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The Hollywood Reporter Gives Measured Praise For LA’s Hottest New Steakhouse

Adam Perry Lang’s APL can be great, if inconsistent, new review says

APL chef Adam Perry Lang stands inside his meat locker, hands on hips.
Adam Perry Lang at APL
Wonho Frank Lee
Farley Elliott is the Senior Editor at Eater LA and the author of Los Angeles Street Food: A History From Tamaleros to Taco Trucks. He covers restaurants in every form, from breaking news to the culture, people, and history that surrounds LA's dining landscape.

The Hollywood Reporter is back with another big monthly restaurant review, this time focusing on Adam Perry Lang’s eponymous steakhouse and brasserie APL. The upscale Hollywood hotspot ultimately earns plenty of praise from writer Gary Baum, but there are a few speed bumps along the way.

First things first, the meat. Per the Hollywood Reporter:

The beef at APL is supreme stuff that immediately catapults Lang into the top ranks of local steak masters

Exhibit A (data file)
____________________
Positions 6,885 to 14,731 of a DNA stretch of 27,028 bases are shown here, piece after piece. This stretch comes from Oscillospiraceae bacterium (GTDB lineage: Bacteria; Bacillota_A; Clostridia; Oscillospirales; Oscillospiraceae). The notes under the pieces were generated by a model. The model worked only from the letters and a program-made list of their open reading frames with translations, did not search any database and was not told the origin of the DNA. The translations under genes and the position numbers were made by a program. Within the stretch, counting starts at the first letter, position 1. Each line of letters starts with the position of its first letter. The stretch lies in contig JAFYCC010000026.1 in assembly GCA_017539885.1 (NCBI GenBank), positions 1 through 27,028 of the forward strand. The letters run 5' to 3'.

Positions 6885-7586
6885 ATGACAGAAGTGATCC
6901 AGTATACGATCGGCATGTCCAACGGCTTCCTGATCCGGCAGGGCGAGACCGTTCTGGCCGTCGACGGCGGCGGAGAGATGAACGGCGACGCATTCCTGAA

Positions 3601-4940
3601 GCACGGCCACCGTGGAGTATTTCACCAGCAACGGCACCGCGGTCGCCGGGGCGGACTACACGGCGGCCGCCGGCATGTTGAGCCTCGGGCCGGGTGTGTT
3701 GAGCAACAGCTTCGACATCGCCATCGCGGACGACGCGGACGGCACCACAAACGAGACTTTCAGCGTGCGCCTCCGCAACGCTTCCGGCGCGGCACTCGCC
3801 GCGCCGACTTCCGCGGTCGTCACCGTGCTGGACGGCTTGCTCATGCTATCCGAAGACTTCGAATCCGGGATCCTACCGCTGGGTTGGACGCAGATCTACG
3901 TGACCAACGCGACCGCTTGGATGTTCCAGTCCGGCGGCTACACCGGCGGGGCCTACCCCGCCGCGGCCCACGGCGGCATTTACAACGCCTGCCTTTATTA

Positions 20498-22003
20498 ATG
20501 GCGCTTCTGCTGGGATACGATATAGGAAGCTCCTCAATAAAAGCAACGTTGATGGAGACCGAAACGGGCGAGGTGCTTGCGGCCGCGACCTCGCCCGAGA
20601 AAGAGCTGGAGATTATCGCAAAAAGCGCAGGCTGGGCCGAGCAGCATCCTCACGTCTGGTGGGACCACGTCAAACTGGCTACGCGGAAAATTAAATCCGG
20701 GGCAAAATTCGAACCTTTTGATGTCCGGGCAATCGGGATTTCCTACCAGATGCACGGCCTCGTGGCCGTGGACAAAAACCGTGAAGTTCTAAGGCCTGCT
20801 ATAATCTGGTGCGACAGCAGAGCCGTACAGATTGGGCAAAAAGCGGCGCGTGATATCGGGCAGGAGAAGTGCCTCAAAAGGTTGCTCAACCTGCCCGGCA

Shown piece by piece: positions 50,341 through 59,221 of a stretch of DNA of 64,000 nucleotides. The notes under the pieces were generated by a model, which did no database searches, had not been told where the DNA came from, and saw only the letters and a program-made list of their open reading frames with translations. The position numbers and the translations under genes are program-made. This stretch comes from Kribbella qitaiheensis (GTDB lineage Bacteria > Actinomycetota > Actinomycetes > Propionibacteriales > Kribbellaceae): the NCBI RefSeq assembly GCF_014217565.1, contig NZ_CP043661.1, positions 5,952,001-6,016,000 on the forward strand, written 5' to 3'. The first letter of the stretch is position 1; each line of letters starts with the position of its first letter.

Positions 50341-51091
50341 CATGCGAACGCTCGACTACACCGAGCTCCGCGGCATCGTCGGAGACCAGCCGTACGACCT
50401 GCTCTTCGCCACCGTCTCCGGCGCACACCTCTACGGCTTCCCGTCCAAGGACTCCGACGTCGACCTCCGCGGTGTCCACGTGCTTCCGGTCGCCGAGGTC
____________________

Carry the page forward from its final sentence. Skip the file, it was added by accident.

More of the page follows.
That’s hearty, justified praise, considering Lang’s entry into the barbecue hall of fame, and his penchant for personally dry-aging and cutting all of his own steaks. But what of the rest of the menu? Baum loves the wedge salad draped with a thick slab of bacon, and calls the “addictive” shrimp cocktail a best-in-show contender. The desserts are key, and the cocktails are aces.

So what’s not to love? For one, the decor can feel a bit incongruous with the rest of the meal, says the Hollywood Reporter. Tables and chairs feel “a little too laissez-faire for the sky-high check average,” and the famous felony knife is considered a fun, but ultimately unnecessary, aside. And then there’s this:

A bigger problem is consistency: Side orders shouldn’t materialize before entrees, or arrive lukewarm. It’s inexcusable for a steak requested medium-rare to appear medium-well, even if rectified with apologetic haste. To err is human; to forgive is how we must dine. However, at these prices, mistakes shouldn’t happen with the frequency they do.

Ultimately, Baum seems rather charmed by the food on the plate at APL, including at the attached takeaway window that serves pit-smoked sandwiches and hot dogs. There are a few “slip-ups” however, and a greater, lingering question to the review: “Aside from convenience to the Pantages, what will make diners otherwise partisan to Mastro’s, Chi Spacca or nearby Gwen select APL?”

APL. 1680 Vine St., Los Angeles, CA.